Wednesday, 27 May 2009

News Flash: Microsoft Reinvents Eiffel, 18 Years On

One of the major influences on the middle third of my career thus far was Bertrand Meyer's Eiffel programming language and its concept of design by contract. With such tools, for the first time (at least as far as I was aware), entire classes of software defects could be reliably detected at run time (dynamic checking) and/or at compile time (static checking). I worked on a couple of significant project teams in the mid- to late '90s that used Eiffel quite successfully. Further, it impacted my working style in other languages; for several years, I had a reputation on C and C++ projects for putting far more assert statements than was considered usual by my colleagues. More importantly, it made me start thinking in a different way about how to create working code. Later, as I became aware of automated testing, continuous integration and what is now called agile development, they were all logical extensions of the principles I had already adopted.

This all happened over a period of 15 or so years, in a field where anyone with more than 2 or 3 years' experience is considered "senior". But for me, and most other serious practitioners who I knew and worked with, two to three years was really just about as long as it took to answer more questions than we raised. That, in most crafts, is considered one of the signs of becoming a journeyman rather than a wet-behind-the-ears apprentice.

Then, a few hours ago, I was reading a blog entry by one David R. Heffelfinger which mentioned a project at Microsoft DevLabs called "SmallBasic". Another project that the same organization developed is called "Code Contracts"; there's a nice little set of tools (which will be built into the upcoming Visual Studio 2010 product), and a nice introductory video. Watch the video (you'll need Silverlight to view it), and then do some research on Eiffel and design-by-contract and so on, and it's very difficult not to see the similarities.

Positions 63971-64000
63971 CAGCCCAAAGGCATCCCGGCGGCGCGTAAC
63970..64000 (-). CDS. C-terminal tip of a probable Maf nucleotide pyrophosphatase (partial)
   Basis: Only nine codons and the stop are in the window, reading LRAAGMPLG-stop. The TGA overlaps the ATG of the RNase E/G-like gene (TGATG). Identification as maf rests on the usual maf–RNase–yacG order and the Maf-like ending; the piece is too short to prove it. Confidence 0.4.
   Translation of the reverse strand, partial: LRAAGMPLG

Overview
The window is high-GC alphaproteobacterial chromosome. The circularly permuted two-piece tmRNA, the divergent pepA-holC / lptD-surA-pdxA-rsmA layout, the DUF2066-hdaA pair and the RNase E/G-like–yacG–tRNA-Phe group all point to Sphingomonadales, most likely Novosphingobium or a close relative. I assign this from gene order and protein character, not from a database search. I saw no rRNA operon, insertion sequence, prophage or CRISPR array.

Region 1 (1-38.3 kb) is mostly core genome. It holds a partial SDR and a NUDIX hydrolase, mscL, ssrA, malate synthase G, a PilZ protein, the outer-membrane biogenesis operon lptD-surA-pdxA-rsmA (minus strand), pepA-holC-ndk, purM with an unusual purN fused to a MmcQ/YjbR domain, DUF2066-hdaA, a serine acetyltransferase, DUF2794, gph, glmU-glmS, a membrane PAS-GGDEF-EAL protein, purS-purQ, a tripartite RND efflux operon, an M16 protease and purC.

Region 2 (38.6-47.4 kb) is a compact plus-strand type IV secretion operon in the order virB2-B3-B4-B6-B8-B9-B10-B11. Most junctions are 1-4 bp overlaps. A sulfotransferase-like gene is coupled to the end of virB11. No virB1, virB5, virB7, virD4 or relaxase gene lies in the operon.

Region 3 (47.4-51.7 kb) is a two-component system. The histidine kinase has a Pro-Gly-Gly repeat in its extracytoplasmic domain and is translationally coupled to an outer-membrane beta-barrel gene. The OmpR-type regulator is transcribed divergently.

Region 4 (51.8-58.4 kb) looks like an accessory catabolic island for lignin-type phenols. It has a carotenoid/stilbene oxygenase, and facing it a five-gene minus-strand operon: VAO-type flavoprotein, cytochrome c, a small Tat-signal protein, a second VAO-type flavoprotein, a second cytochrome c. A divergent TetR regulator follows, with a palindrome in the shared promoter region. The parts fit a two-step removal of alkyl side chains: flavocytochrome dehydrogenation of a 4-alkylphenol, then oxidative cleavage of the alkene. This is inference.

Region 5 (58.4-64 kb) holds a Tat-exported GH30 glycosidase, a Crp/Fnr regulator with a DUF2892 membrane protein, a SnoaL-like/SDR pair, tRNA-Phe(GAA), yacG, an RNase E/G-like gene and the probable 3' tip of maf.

So, on the one hand, I'm glad that .NET developers will finally be getting support for 20-year-old concepts (by the time significant numbers of developers use VS 2010 and .NET 4.0). Anything that helps improve the developer and user experiences on Windows (or, in fact, any platform) is by definition a Good Thing™.

On the other hand, I see more evidence of Microsoft's historical Not Invented Here mentality; beating the drum for "new and wonderful ideas for Windows development" that developers on other platforms have been using effectively for some time. While the Code Contracts project indirectly credits Eiffel — the FAQ page links to Spec# at Microsoft Research, which lists Eiffel as one of its influences — it would have been nice to see acknowledgement and explanation of precursor techniques be made more explicitly. Failure to do so merely reinforces the wisdom of Santayana as applied to software: "Those who cannot remember the past are condemned to repeat it", as well as "Fanaticism consists in redoubling your efforts when you have forgotten your aim." This last is something that we who wish to improve our craft would do well to remember.

What do you all think?

Thursday, 14 May 2009

Jaw-Droppers - Blast from the Past

Just when you thought it was safe to forget that the 1970s ever existed... this gem shows up on the XML Daily Newslink, a mailing list I follow intermittently. (Actually, this was included in the XMLDN from Wed 11 Feb — an indication of how "closely" I've been following lately.)

Developing a CICS-Based Web Service
G. Subrahmanyam, G. Mokhasi, S. Kusumanchi; SOA World Magazine

Web services have opened opportunities to integrate the applications at an enterprise level irrespective of the technology they have been implemented in. IBM's CICS transaction server for z/OS v3.1 can support web services. It can help expose existing applications as web services or develop new functionality to invoke web services. One of the commonly used protocols for CICS web services is SOAP for CICS. It enables the communication of applications through XML. It supports as a service provider and service consumer independent of platform and language. SOAP for CICS enables CICS applications to be integrated with the enterprise via web services as part of lowering the cost of integration and retaining the value of the legacy application. SOAP for CICS also comes along with the implementation encoder and decoder.

"SOAP for CICS"? Give it a REST, guys. On the other hand.... preserving this by-now more-solid-than-most-rocks 1969-era technology IS a signal achievement; an example of engineering stability on par with Soyuz.